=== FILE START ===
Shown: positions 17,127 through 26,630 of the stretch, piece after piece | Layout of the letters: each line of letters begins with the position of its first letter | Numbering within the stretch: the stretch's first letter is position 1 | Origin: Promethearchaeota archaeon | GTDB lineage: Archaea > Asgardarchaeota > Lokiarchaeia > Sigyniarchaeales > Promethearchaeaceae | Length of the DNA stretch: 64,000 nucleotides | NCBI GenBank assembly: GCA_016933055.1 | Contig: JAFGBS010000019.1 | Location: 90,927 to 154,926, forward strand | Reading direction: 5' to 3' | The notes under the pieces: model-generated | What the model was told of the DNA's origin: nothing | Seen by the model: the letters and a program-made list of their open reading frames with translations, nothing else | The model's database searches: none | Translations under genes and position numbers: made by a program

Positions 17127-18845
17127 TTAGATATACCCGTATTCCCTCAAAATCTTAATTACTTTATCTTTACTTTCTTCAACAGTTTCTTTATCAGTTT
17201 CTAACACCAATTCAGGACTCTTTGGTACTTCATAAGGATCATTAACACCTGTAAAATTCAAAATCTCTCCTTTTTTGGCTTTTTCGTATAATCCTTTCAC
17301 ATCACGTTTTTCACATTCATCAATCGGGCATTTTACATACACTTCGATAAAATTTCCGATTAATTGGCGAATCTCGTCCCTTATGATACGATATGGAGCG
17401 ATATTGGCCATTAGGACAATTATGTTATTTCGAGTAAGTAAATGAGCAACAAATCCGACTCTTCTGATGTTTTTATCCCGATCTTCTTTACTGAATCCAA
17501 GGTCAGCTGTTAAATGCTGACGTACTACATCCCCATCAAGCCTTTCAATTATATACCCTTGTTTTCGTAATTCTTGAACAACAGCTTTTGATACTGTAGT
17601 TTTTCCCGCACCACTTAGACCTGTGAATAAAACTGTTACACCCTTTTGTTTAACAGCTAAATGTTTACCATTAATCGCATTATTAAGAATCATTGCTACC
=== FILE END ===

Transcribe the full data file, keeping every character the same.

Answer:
Shown: positions 17,127 through 26,630 of the stretch, piece after piece | Layout of the letters: each line of letters begins with the position of its first letter | Numbering within the stretch: the stretch's first letter is position 1 | Origin: Promethearchaeota archaeon | GTDB lineage: Archaea > Asgardarchaeota > Lokiarchaeia > Sigyniarchaeales > Promethearchaeaceae | Length of the DNA stretch: 64,000 nucleotides | NCBI GenBank assembly: GCA_016933055.1 | Contig: JAFGBS010000019.1 | Location: 90,927 to 154,926, forward strand | Reading direction: 5' to 3' | The notes under the pieces: model-generated | What the model was told of the DNA's origin: nothing | Seen by the model: the letters and a program-made list of their open reading frames with translations, nothing else | The model's database searches: none | Translations under genes and position numbers: made by a program

Positions 17127-18845
17127 TTAGATATACCCGTATTCCCTCAAAATCTTAATTACTTTATCTTTACTTTCTTCAACAGTTTCTTTATCAGTTT
17201 CTAACACCAATTCAGGACTCTTTGGTACTTCATAAGGATCATTAACACCTGTAAAATTCAAAATCTCTCCTTTTTTGGCTTTTTCGTATAATCCTTTCAC
17301 ATCACGTTTTTCACATTCATCAATCGGGCATTTTACATACACTTCGATAAAATTTCCGATTAATTGGCGAATCTCGTCCCTTATGATACGATATGGAGCG
17401 ATATTGGCCATTAGGACAATTATGTTATTTCGAGTAAGTAAATGAGCAACAAATCCGACTCTTCTGATGTTTTTATCCCGATCTTCTTTACTGAATCCAA
17501 GGTCAGCTGTTAAATGCTGACGTACTACATCCCCATCAAGCCTTTCAATTATATACCCTTGTTTTCGTAATTCTTGAACAACAGCTTTTGATACTGTAGT
17601 TTTTCCCGCACCACTTAGACCTGTGAATAAAACTGTTACACCCTTTTGTTTAACAGCTAAATGTTTACCATTAATCGCATTATTAAGAATCATTGCTACC